Unique training opportunity for MX officers

Second Lieutenant Larissa Ablutz, 412th Aircraft Maintenance Squadron, and Major Andrew Zanrucha, 412th Aircraft Maintenance Squadron commander, brief Maj. Gen. Christopher Azzano, Air Force Test Center commander, Aug. 14, 2020, at Edwards Air Force Base, Calif. The general toured the 412th AMXS to check in on the well-being of test center maintenance Airmen and operations during the coronavirus pandemic. (Air Force photograph by 2nd Lt. Christine Saunders)

The Air Force Test Center’s 412th Aircraft Maintenance Squadron services aircraft from almost every Mission Design Series in the Air Force’s aircraft inventory.

This MDS diversity provides new maintenance officers the unique opportunity to experience working with multiple airframes in just one assignment at Edwards Air Force Base, Calif.

The training involves the standard career field education and training plan for maintenance officers accompanied with on the job training and mentoring.

“Edwards is unique because we aren’t just working one series of aircraft,” said 2nd Lt. Jason Steadman, 412th AMXS assistant officer in charge. “The training experience here is awesome because we are learning the process it takes to put new technology into the Air Force fleet.”

The demands of the flight test mission at Edwards, to include the Air Force Test Pilot School, exposes officers to a more diverse set of airframes and high operations tempo. 

“Every single day is different,” said Capt. Alexander Lovejoy, 412th AMXS officer in charge.

The training experience at Edwards enables junior officers to have a better understanding of each type of maintenance for the different airframes.

“I used to be focused on one aircraft at a time that I had to fix, but now I get a broad scope of everything that has to go into the mission as a whole,” said Steadman, a former Marine Corps maintenance officer.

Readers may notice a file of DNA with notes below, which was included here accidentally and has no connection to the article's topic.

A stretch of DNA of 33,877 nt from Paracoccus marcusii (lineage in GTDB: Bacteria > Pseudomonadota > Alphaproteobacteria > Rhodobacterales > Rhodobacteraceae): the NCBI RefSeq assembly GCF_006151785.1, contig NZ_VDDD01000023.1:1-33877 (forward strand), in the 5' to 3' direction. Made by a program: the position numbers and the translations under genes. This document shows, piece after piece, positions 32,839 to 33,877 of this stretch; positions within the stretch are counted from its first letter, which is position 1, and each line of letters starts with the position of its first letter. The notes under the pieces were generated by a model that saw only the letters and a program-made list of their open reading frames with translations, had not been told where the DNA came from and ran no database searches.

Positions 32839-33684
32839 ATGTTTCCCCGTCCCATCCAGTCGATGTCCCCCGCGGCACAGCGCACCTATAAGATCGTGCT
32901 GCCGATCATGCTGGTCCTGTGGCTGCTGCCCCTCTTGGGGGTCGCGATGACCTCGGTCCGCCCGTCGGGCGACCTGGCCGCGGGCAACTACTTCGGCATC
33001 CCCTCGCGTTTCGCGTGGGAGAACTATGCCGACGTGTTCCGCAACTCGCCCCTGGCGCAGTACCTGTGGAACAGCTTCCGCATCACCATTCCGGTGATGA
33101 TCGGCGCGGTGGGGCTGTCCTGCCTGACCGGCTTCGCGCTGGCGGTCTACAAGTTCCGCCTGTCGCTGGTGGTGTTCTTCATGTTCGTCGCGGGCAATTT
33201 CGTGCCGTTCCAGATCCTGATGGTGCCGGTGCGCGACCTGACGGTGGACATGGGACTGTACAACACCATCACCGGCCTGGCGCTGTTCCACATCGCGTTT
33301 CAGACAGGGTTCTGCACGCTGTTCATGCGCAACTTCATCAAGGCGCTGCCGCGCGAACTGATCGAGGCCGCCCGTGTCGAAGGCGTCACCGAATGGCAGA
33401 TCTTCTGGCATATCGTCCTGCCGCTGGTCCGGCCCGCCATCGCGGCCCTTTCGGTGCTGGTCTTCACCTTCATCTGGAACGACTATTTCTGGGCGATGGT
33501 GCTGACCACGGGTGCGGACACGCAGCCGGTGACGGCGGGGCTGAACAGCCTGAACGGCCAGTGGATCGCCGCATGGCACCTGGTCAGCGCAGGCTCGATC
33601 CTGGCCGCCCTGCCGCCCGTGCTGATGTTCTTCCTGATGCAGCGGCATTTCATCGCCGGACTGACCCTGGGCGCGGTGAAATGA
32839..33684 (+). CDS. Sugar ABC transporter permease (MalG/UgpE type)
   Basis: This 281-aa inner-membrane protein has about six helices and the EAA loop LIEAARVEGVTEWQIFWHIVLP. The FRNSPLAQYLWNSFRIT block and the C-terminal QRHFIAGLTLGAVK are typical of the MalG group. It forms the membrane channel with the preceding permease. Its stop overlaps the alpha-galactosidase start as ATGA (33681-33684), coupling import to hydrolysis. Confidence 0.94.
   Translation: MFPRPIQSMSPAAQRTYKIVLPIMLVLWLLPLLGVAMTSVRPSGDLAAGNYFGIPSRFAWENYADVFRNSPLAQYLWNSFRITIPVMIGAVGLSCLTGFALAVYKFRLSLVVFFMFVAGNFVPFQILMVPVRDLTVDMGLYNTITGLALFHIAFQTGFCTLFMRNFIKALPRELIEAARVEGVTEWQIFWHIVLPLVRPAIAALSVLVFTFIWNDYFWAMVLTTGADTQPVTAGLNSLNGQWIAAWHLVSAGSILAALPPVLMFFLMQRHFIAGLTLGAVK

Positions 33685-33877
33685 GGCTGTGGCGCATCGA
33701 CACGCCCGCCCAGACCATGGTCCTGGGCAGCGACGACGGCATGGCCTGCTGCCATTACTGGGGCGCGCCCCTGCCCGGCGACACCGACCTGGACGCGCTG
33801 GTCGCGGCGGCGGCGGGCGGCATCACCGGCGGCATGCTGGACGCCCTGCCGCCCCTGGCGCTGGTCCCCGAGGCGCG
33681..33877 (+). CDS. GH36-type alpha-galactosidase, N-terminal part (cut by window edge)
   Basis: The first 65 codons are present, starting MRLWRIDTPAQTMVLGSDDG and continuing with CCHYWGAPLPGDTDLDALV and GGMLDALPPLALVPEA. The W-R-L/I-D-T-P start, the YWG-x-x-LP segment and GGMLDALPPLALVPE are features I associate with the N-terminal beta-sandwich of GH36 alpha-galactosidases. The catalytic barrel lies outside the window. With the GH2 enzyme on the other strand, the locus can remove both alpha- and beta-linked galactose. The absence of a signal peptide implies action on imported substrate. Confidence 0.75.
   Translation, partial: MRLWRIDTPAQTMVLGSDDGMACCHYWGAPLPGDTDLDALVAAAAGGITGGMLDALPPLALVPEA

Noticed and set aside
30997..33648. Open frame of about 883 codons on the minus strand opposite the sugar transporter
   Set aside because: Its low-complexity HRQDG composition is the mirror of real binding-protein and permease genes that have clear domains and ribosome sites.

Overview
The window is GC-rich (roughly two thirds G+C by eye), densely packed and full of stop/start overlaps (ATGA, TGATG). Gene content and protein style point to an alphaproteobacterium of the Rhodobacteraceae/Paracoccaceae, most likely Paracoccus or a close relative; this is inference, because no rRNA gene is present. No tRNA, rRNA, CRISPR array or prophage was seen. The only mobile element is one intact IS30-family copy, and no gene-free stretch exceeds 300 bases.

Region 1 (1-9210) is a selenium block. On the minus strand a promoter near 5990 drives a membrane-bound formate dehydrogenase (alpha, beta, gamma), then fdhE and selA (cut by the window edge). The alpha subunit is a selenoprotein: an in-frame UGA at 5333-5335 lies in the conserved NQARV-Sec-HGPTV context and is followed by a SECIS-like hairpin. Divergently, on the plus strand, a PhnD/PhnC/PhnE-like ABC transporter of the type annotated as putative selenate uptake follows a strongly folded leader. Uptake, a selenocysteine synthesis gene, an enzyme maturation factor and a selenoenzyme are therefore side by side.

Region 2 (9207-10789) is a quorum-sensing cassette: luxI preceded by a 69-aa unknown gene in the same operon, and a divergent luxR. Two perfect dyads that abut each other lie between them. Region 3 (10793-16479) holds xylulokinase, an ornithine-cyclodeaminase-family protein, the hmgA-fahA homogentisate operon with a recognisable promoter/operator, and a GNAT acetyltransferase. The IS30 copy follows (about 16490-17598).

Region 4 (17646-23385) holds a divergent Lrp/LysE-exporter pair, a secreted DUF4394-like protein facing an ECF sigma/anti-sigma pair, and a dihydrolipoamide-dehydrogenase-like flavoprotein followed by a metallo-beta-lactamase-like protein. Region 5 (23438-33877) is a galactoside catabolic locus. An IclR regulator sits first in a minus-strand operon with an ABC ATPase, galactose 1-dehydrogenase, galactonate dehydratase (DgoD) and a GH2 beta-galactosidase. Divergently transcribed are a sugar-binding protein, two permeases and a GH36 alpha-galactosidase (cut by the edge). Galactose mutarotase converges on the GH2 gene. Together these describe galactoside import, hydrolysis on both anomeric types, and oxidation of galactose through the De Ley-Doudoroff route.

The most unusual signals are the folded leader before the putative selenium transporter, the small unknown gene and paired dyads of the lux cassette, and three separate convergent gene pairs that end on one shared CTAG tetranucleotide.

The 412th Aircraft Maintenance Squadron Patch. (Air Force photograph by 2nd Lt. Christine Saunders)

The 412th Test Wing maintains and flies an average of 90 aircraft with upwards of 30 different aircraft designs.

“It is hard to gather all that experience in three or four assignments for most maintenance officers,” said Maj. Andrew Zanrucha, the 412th AMXS commander.

Sending a young officer to the maintenance discipline they enjoy after upgrade training is seen as a retention factor.

“If the officer likes airlift maintenance but not bomber or fighter, we can work with the assignment team to try to track them to an operational airlift base,” said Zanrucha.

While the upgrade training for maintenance officers to include technical school is accomplished within upwards of a year, OJT and mentoring take a considerable amount of more time. 

“The benefits from training the way we do here at Edwards is breadth of experience, officer satisfaction, and a little better understanding of what platforms you want to work in the future,” added Zanrucha.

The 412th TW performs over 7,400 missions to include over 1,900 test missions on an annual basis.

“The challenges faced here are like none other in the Air Force. Understanding the unique perspectives, and the ability to find the common goal amongst very diverse objectives is the critical component to success here,” said Zanrucha.

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